Schools and Prayers

“Please stand for the Pledge of Allegiance and a moment of silence.” It’s not easy for me to tell you this, but I hate the idea of forcing students to stand each day to recite a pledge to anything. Coercive acts just seem manipulative. Good citizens can be good citizens without pledges. Right? Well, there’s something to ritual and this post isn’t about pledges, it’s about prayers.

I feel a sense of awe with every visit to Washington, D.C.

The moment of silence is designed to give students the opportunity to pray, to reflect, or to breathe and twirl their thumbs. When I was angry at the country and my state’s rituals, I didn’t take that moment for myself. Who needs it, right? I hadn’t been to church for anything but funerals and weddings since 2004 and God and I had reached an impasse at approximately the same time I began studying philosophy. The announcements, pledge, and silence were just preventing me from doing what I needed to do. I needed to work. That wasn’t work.

In 2016, I changed my mindset. I realized that the moment of silence didn’t need to be about me. It didn’t need to be about my relationship with my God. It didn’t need to be a burden. It could be part of my work.

For the next thirty months, I’d use that moment to speak this in my mind:

I pray that today’s better than yesterday and tomorrow’s better than today. I pray their big problems become small problems and their small problems opportunities. I pray that their relationships with parents, teachers, and friends will help them grow and that they’ll find peace where there’s now trouble.

It was a simple way of putting good vibes out into the world. Who was I praying to? I don’t know. Who was I praying for? It ended up being applicable to everyone. I just wanted you to be better not because you weren’t good enough, but because better’s what you deserved. I still want that.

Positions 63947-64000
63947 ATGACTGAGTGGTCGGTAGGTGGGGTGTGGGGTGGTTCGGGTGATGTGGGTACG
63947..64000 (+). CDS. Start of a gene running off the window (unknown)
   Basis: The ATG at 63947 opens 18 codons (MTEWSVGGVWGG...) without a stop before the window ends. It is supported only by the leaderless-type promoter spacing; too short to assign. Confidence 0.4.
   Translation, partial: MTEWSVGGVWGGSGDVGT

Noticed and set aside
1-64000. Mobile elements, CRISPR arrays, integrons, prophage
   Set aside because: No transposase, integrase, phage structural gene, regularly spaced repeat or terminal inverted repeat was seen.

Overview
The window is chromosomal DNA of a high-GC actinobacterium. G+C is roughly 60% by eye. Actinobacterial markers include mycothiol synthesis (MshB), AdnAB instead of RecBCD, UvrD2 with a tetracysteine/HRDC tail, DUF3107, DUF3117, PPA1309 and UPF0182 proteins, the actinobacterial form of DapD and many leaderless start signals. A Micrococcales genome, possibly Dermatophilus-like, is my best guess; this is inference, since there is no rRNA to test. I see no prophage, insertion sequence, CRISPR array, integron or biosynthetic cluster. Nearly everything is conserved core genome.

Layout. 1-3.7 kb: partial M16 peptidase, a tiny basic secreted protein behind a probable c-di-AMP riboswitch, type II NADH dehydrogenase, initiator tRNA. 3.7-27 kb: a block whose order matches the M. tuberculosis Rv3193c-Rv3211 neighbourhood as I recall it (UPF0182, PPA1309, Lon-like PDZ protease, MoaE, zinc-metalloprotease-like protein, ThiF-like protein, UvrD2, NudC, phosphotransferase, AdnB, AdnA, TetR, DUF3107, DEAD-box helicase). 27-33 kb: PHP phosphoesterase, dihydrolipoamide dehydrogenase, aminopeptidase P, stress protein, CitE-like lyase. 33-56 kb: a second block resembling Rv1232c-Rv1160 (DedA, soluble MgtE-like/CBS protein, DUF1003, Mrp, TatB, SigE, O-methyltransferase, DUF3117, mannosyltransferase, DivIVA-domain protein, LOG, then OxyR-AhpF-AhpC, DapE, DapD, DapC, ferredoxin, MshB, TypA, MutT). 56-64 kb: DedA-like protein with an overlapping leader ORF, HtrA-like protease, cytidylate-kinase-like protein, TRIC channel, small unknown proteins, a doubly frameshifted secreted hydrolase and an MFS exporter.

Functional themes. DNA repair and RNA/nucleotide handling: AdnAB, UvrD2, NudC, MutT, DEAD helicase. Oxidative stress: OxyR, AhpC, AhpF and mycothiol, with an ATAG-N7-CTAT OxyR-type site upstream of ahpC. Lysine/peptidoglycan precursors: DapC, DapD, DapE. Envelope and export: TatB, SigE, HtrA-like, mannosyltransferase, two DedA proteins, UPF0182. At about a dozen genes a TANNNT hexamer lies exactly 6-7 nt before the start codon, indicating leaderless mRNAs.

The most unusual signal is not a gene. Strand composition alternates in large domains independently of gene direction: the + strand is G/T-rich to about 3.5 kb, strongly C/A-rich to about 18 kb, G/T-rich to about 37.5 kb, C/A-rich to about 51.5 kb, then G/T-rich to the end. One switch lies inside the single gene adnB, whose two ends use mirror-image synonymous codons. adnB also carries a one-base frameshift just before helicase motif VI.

What’s wrong with wishing others well?

I don’t have a moment of silence now. I don’t have cheery students coming over the public address system to tell me it’s time to hope the best for others. That’s something I miss. Honestly, I also miss them reminding me of basketball games being played, students being recognized for their achievements, and sales of things I wouldn’t be buying, but at least I’d understand the market.

We need to be informed and we need to be part of life, out in it. But we also need to take the time to put good into the world. To remind ourselves, and others, that we can make things better.

I used to “go to the library” after school with my mentor. We read many books. The library was a bar, the books were beer, and our reading was talking for hours about how to improve life, love, learning, and everything else. I was always excited about that opportunity and it happened again in 2014 when I went to graduate school and would meet other students to read books at the library. I mention this because I’ve just realized the photos most duplicated in my cover photos on Facebook have something in common. The flag.

As much as I love reading books or “reading books” on January 30, 2014, I didn’t document the dialogue, I didn’t photograph the library. I stopped, snapped, and shared this:

Reverence in weird places; unofficial pledges

There’s still allegiance and I may even appreciate ceremonial gestures. If you get anything out of these blogs, and I hope you do, would you consider a gesture of your own and share with your friends on your social networks? I have received private messages explaining how they’ve helped people and it’s my hope everyone who could benefit from them gets that chance.


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